“There’s a belief among some [in the Jewish community] that one doesn’t air one’s dirty laundry,” she said. “Some believe [criticism] gives fodder to Israel’s enemies, or serves to delegitimize it.”

Last May, Sucharov and journalist Max Blumenthal engaged in a public debate in Ottawa entitled “Can Israel exist as both Jewish and democratic?” It was sponsored, in part, by IJV.

Though Sucharov was on the side arguing that Israel can be both Jewish and democratic, her synagogue wouldn’t permit her to advertise the event there.

Jewish suppression of criticism of Israeli policies seems to have become more prevalent after the second intifadah, said Karen Mock, a human rights consultant, former head of the Canadian Race Relations Foundation and a spokesperson for JSpaceCanada.

JSpace, which Mock said has about 200 members, was formed in 2011 and calls itself a “Jewish, progressive-pro-Israel, pro-peace voice in Canada.” It opposes the expansion of Israel’s Jewish settlements in the occupied territories as an impediment to the peace process, as well as “all initiatives that attempt to challenge Israel’s right to exist or impose boycotts, divestments or sanctions on Israel.”

Mock said JSpace attempts to marginalize both those who support the BDS movement and people who spout “Israel apartheid rhetoric,” and those who attempt to stifle all criticism of Israel.

“When someone who loves and supports Israel stands up in a synagogue and talks about how the expansion of Jewish settlements in the West Bank might not be in Israel’s best interest and other Jews boo them and call them self-hating Jews, that’s outrageous.”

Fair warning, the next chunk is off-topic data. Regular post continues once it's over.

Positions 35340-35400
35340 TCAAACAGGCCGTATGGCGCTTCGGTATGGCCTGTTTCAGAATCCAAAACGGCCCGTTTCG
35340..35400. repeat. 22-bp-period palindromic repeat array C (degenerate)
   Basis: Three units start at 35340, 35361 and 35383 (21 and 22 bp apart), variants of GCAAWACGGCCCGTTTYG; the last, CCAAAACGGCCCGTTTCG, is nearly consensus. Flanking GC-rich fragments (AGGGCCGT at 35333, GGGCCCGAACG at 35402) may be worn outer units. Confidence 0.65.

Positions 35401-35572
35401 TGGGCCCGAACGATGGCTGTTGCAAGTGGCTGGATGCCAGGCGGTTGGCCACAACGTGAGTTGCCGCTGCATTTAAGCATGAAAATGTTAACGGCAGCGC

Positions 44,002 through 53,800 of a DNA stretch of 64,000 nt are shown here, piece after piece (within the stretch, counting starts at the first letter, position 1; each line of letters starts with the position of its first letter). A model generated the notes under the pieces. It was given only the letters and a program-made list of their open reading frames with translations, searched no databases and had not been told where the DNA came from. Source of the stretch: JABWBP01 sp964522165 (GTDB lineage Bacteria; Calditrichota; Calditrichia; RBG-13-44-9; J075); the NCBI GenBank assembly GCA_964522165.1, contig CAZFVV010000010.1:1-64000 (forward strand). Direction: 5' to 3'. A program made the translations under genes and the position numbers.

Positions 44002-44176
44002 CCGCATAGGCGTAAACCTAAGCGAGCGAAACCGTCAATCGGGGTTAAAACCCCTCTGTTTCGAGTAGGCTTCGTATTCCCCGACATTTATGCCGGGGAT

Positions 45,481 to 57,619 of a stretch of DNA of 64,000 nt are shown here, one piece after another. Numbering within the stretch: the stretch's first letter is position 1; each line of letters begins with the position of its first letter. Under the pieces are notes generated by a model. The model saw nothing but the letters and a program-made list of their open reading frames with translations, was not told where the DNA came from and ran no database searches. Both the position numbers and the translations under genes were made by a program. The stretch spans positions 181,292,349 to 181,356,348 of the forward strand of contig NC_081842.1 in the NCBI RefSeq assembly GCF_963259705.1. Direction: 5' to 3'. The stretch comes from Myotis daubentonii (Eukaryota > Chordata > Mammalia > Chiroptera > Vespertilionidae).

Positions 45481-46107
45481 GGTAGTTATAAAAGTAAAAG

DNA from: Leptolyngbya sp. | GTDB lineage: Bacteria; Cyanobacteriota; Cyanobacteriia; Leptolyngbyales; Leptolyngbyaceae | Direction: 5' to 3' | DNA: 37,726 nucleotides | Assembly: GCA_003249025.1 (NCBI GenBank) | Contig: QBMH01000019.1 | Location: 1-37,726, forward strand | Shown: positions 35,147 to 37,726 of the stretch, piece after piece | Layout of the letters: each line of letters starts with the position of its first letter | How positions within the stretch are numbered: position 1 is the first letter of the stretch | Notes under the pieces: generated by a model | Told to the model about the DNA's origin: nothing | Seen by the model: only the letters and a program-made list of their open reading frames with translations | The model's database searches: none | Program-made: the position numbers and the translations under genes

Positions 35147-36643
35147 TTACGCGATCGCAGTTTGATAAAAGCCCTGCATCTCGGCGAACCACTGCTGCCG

She is firm that one can criticize Israel without being anti-Semitic, but she warned that once criticism turns to demonizing only Israel and undermining its existence as a Jewish state, “you’ve crossed the line into anti-Semitism. Because then you’ve singled out the Jewish state as not being worthy of existing.”

In October 2013, JSpace held its inaugural conference in Toronto, where it discussed the future of the Israeli-Palestinian conflict. 

One of the guest speakers was former New Republic editor Peter Beinart, now a senior writer for the Daily Beast and editor of its Open Zion blog, as well as the author of the controversial book The Crisis with Zionism.

JSpace invited him in the interest of highlighting “the importance of engaging more people in support of Israel, even with different and critical viewpoints” said Mock, despite the fact that he has, in the past, advocated for a boycott of products made in Israeli settlements.

“Some people screamed and wanted to discredit us. We said, ‘Why don’t you come to the conference first?’ And some right-wing folks came, and after, some said to us, ‘Wow, that was fabulous,’ and even engaged with us more readily afterward in conversations about what was in Israel’s best interest.”

Though finding a middle ground between what JSPace considers two extreme poles – the Jewish Defence League on the right and IJV on the left – isn’t easy, Mock joked, “We must be doing something right if the far right lumps us in with IJV and IJV lumps us in with the far right.”

Ultimately, the group feels that if Israel is to be a model of democracy, equality and justice, the Jewish community must allow space for dissent.

“It’s the Jewish way to have these conversations, not to silence and exclude each other. And also not to boycott each other in our Canadian Jewish community.”